Another aspect of bridal attire, the bouquet, was originally not made of flowers, but of herbs and spices, worn by ancient Greek brides—another way to ward off evil spirits.

As for the best man, he originally was not necessarily the groom’s best friend, but rather was the best at swordsmanship. Somewhat sinister, his job was to ensure that a run-away bride could be re-captured or any family members opposed to a forced wedding would be successfully fought off.

To a sweeter topic, that of the wedding cake—or more precisely, the wedding ‘loaf’: During ancient Roman times, it was the tradition for wedding revelers to break a loaf of bread over a bride’s head to ensure fertility. Alternately, the groom would take a bite of bread at the wedding and crumble the rest over the bride’s head for good luck.

When actual wedding cakes became the norm, they were firm and filled with fruit and nuts, symbolizing fertility. From at least the 1700s into the 20th century, the wedding cake was imbued with supernatural properties. It was customary for a single person to place a piece of wedding cake under their pillow so they would dream of their future partner that night.

Softer cakes gained in popularity in Victorian times. They were decorated with white icing when white emerged as a symbol of money and social importance.

From there, a custom of tiered cakes emerged, along with a game in which the bride and groom attempted to kiss over an ever-higher cake without knocking it over. In Britain, if the bride and groom were able to kiss over the cake without toppling it, they could expect a lifetime of good fortune and fertility.

The act of cake-cutting was a ritual in itself. Historically, the bride did this act alone to symbolize the loss of her virginity. However, today it represents the first activity done as a couple.

Another wedding tradition, the honeymoon, is one activity that carries quite a different meaning from that of earlier days. A Norse custom of ‘kidnapping’ the bride seems to mark the origin of this tradition. However, eventually it became customary for the bride and groom to go into hiding for 30 days—corresponding to one lunar cycle. Each day a close friend or family member would bring the couple a cup of honey wine. Hence, one month of honey wine came to be called a “honeymoon”.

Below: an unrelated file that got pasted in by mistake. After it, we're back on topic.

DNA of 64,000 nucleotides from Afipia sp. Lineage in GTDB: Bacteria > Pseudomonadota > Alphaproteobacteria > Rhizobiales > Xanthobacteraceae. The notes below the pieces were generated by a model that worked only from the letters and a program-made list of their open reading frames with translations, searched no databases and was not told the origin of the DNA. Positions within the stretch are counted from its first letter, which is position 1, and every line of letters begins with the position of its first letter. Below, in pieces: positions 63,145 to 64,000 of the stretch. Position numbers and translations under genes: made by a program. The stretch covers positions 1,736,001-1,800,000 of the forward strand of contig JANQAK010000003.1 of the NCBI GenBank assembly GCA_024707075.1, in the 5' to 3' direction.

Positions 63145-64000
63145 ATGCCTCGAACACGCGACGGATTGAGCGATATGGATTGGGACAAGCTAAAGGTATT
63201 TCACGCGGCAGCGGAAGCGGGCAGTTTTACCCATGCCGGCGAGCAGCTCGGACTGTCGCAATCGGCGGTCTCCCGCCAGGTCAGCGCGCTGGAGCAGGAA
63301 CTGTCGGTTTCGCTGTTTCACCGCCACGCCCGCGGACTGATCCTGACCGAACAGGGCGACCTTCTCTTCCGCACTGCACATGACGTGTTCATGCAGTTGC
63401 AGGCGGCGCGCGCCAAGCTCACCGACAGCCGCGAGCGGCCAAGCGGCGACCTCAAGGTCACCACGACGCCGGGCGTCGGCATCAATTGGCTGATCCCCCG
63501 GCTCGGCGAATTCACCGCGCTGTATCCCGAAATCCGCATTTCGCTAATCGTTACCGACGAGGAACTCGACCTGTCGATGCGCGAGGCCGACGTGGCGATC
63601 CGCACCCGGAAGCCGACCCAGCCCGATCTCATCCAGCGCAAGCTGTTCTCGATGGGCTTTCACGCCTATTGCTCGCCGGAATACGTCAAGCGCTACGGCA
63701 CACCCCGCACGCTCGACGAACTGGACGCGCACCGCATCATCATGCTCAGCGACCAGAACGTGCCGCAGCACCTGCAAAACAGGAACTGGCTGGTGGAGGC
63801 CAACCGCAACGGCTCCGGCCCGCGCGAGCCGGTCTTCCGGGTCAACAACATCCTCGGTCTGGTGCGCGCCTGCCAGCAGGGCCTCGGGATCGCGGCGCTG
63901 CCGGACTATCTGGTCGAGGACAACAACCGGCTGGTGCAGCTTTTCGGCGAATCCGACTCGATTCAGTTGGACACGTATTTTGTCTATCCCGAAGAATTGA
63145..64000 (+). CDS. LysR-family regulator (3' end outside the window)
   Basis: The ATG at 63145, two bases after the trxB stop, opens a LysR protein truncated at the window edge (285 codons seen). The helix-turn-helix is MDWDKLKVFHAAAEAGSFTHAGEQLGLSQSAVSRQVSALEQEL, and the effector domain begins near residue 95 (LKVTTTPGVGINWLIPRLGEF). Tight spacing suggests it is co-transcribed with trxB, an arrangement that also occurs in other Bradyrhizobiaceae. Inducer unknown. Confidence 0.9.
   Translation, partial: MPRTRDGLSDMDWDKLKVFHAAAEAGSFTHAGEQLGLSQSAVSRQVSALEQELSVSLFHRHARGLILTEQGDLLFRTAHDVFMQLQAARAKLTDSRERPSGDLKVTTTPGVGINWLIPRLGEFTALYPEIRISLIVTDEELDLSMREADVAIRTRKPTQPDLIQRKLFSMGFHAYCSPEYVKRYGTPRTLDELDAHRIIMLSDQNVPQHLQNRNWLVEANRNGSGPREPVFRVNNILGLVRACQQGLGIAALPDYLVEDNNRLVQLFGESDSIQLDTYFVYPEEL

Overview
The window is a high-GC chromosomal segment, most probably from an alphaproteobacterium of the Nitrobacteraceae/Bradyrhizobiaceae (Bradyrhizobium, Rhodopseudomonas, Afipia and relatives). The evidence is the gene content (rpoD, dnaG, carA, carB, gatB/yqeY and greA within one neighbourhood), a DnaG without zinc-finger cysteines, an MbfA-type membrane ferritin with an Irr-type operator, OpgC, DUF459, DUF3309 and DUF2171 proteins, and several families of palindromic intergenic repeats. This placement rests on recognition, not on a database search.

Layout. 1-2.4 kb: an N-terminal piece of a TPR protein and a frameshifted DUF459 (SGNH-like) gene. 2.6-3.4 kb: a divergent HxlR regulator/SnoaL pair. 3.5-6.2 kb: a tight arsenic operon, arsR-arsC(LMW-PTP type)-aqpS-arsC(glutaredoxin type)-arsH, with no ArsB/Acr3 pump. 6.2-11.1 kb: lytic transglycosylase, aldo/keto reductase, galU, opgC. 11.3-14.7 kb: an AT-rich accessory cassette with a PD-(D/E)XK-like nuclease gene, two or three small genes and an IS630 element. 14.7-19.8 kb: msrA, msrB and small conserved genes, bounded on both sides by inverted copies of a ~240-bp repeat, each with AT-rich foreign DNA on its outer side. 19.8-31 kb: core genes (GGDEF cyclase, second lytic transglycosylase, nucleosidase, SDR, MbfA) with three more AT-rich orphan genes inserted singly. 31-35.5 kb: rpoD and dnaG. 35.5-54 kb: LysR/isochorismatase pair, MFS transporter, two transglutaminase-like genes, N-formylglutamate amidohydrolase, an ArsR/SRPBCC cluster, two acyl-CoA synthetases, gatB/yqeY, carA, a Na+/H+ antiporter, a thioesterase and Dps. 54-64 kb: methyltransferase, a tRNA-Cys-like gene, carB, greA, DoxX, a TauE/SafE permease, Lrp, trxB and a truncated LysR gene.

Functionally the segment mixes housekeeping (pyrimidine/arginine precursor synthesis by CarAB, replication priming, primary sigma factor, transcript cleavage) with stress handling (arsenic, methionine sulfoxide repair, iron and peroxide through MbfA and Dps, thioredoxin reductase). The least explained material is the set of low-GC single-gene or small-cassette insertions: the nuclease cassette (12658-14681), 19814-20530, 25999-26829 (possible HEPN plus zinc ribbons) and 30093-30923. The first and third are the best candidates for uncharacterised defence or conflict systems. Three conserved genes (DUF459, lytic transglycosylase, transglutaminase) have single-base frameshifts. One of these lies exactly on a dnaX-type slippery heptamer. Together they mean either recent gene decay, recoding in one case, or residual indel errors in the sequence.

Many other wedding customs have been passed down and are still practiced. Couples still observe the Victorian custom of incorporating “something old, something new; something borrowed, and something blue” into their wedding day. Together, these items are intended to ensure good fortune, especially when they were all worn together during the ceremony. The “something old” was worn to connect the bride to her past and her family, with the “something new” to the start her own new family and journey. The “something borrowed” was to be taken from a happily married couple with the intent of passing that along to the new couple. The “something blue” signifies faithfulness and loyalty in the relationship.

Other customs also revolve around ensuring good fortune, protection and fertility: Wedding bells in Celtic cultures were rung to ward off evil spirits, but have come to symbolize the announcement of a couple’s new life together and of the happy occasion, while the throwing of rice (now flower petals or confetti) dating back to European pagan rituals symbolizes fertility and prosperity. The custom of carrying the bride over the threshold continues to be practiced. Whereas today it might be performed with joy and laughter, it actually originated with a belief of Europeans during the Dark Ages that newly-wed women were highly susceptible to evil spirits who would attack her through the soles of her feet.

(Sources: www.theknot.com, www.thespruceeats.com, www.weddingwire.com, www.brideonline.com. www.marriedbyjosh.com, www.southernliving.com.)

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About Teresa

Teresa Carey is a ceramic artist, writer, photographer, journalist, publisher and nature lover. She lives in Manitoba's Interlake on a small acreage close to the shores of Lake Winnipeg.